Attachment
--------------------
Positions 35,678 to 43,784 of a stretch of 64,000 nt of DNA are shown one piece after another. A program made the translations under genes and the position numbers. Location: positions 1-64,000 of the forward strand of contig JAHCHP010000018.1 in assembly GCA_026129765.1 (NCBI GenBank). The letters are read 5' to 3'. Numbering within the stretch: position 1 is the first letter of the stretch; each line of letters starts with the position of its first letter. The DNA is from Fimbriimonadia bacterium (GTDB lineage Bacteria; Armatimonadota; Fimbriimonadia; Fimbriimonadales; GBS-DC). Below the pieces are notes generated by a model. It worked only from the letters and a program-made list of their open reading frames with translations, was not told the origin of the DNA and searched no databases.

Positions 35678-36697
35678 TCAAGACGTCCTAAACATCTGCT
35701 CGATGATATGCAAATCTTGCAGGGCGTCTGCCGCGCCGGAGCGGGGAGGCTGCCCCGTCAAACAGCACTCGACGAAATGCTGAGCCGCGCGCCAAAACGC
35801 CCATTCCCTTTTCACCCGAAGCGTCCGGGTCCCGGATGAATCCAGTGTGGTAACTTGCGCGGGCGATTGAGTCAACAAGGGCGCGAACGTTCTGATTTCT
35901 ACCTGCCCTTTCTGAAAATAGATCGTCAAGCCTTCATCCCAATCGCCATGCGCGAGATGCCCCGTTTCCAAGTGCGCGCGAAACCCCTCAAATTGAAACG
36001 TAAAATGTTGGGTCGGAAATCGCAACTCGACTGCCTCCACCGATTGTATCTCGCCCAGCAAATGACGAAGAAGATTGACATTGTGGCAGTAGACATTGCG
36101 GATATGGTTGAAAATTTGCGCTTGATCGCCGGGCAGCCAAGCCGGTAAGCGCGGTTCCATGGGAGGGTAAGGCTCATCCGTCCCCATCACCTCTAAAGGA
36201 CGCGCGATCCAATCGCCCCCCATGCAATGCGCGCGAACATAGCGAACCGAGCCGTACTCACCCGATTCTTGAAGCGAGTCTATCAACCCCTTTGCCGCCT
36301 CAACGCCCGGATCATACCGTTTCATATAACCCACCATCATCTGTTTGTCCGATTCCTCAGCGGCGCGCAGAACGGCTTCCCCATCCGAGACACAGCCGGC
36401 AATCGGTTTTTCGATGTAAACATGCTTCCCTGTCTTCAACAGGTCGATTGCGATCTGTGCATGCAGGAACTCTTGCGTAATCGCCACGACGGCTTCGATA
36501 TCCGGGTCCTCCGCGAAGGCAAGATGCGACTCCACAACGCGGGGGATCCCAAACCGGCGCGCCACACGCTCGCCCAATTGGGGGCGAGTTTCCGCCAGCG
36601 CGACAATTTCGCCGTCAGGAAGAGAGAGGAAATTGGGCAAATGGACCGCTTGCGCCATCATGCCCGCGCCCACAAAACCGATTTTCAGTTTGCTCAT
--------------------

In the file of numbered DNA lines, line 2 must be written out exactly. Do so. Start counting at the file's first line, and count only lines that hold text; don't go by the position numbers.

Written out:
Positions 35678-36697